• Many programs can be divided into three phases:
– Initialization
• Initializes the program variables
– Processing
• Inputs data values and adjusts program variables accordingly
– Termination
• Calculates and prints the final results.
• Helps the breakup of programs for top-down refinement.
• Refine the initialization phase from
Initialize variables
to
Initialize total to zero
Initialize counter to zero
 2000 Prentice Hall, Inc. All rights reserved.
25
2.9
Formulating Algorithms with TopDown, Stepwise Refinement
• Refine
Input, sum and count the quiz grades
to
Input the first grade (possibly the sentinel)
While the user has not as yet entered the sentinel
Add this grade into the running total
Add one to the grade counter
Input the next grade (possibly the sentinel)
• Refine
Calculate and print the class average
to
If the counter is not equal to zero
Set the average to the total divided by the counter
Print the average
Else
Print “No grades were entered”
 2000 Prentice Hall, Inc. All rights reserved.
26
1 // Fig. 2.9: fig02_09.cpp
2 // Class average program with sentinel-controlled repetition.
3 #include <iostream>
4
5
6
7
8
9
10
11
12
13
14
15
16
17
18
19
20
21
22
23
using
using
using
using
2. Get user input
2.1 Perform Loop
#include <iomanip>
using std::setprecision;
using std::setiosflags;
//
gradeCounter, //
grade;
//
double average;
//
Outline
1. Initialize Variables
std::cout;
std::cin;
std::endl;
std::ios;
int main()
{
int total,
27
Data type double used to represent
decimal numbers.
sum of grades
number of grades entered
one grade
number with decimal point for average
// initialization phase
total = 0;
24
gradeCounter = 0;
25
26
// processing phase
27
cout << "Enter grade, -1 to end: ";
28
cin >> grade;
29
Prentice
Hall, Inc.!=
All-1
rights
30  2000
while
( grade
) reserved.
{
31
total = total + grade;
28
32
gradeCounter = gradeCounter + 1;
33
cout << "Enter grade, -1 to end: ";
34
cin >> grade;
3. Calculate Average
35
}
36
37
// termination phase
3.1 Print Results
38
if ( gradeCounter != 0 ) {
39
average = static_cast< double >( total ) / gradeCounter;
40
cout << "Class average is " << setprecision( 2 )
41
<< setiosflags( ios::fixed | ios::showpoint )
42
<< average << endl;
43
}
setiosflags(ios::fixed | ios::showpoint) - stream
44
else
static_cast<double>()
- treats total as a
manipulator
45
cout << "No grades were
entered" << endl;
double
temporarily.
46
47
return 0;
// indicateios::fixed
program ended -successfully
output numbers with a fixed number of decimal
48 }Required because dividing two integers truncates the
Outline
remainder.
points.
Program Output
ios::showpoint
forces
decimal
point
and
trailing zeros, even if
Enter
grade, -1 to end:
gradeCounter
is an75int, but it gets promoted tosetprecision(2) - prints only two digits
unnecessary: 66 printed as 66.00
Enter grade, -1 to end: 94
double.
past decimal point.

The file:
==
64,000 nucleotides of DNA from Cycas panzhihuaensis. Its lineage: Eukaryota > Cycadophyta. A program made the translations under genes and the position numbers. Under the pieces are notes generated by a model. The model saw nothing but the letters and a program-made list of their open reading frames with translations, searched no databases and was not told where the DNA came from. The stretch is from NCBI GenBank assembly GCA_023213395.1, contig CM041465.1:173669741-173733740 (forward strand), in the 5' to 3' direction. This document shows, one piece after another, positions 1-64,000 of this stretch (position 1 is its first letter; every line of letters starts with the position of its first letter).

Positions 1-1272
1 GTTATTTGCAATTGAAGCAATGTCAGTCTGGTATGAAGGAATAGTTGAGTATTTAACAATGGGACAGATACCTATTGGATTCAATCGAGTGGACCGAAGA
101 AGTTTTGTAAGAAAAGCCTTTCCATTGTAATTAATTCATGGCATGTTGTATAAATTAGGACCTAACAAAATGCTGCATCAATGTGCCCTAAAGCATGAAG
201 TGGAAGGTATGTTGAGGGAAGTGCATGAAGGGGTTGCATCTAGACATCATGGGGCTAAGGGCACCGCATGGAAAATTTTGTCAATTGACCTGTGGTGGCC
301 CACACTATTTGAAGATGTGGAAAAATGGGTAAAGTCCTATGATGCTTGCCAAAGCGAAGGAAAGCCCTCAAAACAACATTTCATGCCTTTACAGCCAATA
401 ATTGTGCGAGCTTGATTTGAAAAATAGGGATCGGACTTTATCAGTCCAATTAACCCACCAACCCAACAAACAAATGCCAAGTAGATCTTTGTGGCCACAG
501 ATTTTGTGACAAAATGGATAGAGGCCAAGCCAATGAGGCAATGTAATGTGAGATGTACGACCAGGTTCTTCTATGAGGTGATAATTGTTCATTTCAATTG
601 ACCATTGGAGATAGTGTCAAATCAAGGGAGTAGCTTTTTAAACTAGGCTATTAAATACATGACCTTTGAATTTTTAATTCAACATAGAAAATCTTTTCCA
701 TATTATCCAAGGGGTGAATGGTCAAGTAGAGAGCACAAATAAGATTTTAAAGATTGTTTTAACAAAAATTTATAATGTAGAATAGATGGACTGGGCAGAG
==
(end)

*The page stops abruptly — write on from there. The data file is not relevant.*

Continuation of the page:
Enter grade, -1 to end: 97
Enter grade, -1 to end: 88
| - separates multiple option.
Enter grade, -1 to end: 70
Programs that use this must include <iomanip>
Enter grade, -1 to end: 64
Enter
Enter
Enter
Class
grade, -1 to end: 83
grade, -1 to end: 89
grade, -1 to end: -1
average is 82.50
 2000 Prentice Hall, Inc. All rights reserved.
29
2.10 Nested control structures
• Problem:
A college has a list of test results (1 = pass, 2 = fail) for 10
students. Write a program that analyzes the results. If more
than 8 students pass, print "Raise Tuition".
• We can see that
– The program must process 10 test results. A countercontrolled loop will be used.
– Two counters can be used—one to count the number of
students who passed the exam and one to count the number
of students who failed the exam.
– Each test result is a number—either a 1 or a 2. If the number
is not a 1, we assume that it is a 2.
• Top level outline:
Analyze exam results and decide if tuition should be raised
 2000 Prentice Hall, Inc. All rights reserved.
30
2.10 Nested control structures
• First Refinement:
Initialize variables
Input the ten quiz grades and count passes and failures
Print a summary of the exam results and decide if tuition
should be raised
• Refine
Initialize variables
to
Initialize passes to zero
Initialize failures to zero
Initialize student counter to one
 2000 Prentice Hall, Inc. All rights reserved.
31
2.10 Nested control structures
• Refine
Input the ten quiz grades and count passes and failures
to
While student counter is less than or equal to ten
Input the next exam result
If the student passed
Add one to passes
Else
Add one to failures
Add one to student counter
• Refine
Print a summary of the exam results and decide if tuition should be raised
to
Print the number of passes
Print the number of failures
If more than eight students passed
Print “Raise tuition”
 2000 Prentice Hall, Inc. All rights reserved.
1
// Fig. 2.11: fig02_11.cpp
2
// Analysis of examination results
3
#include <iostream>
32
1. Initialize variables
4
5
using std::cout;
6
using std::cin;
7
using std::endl;
2. Input data and
count passes/failures
8
9
int main()
10 {
11
// initialize variables in declarations
12
int passes = 0,
// number of passes
13
failures = 0,
// number of failures
14
studentCounter = 1,
// student counter
15
result;
// one exam result
16
17
// process 10 students; counter-controlled loop
18
while ( studentCounter <= 10 ) {
19
cout << "Enter result (1=pass,2=fail): ";
20
cin >> result;
21
22
Outline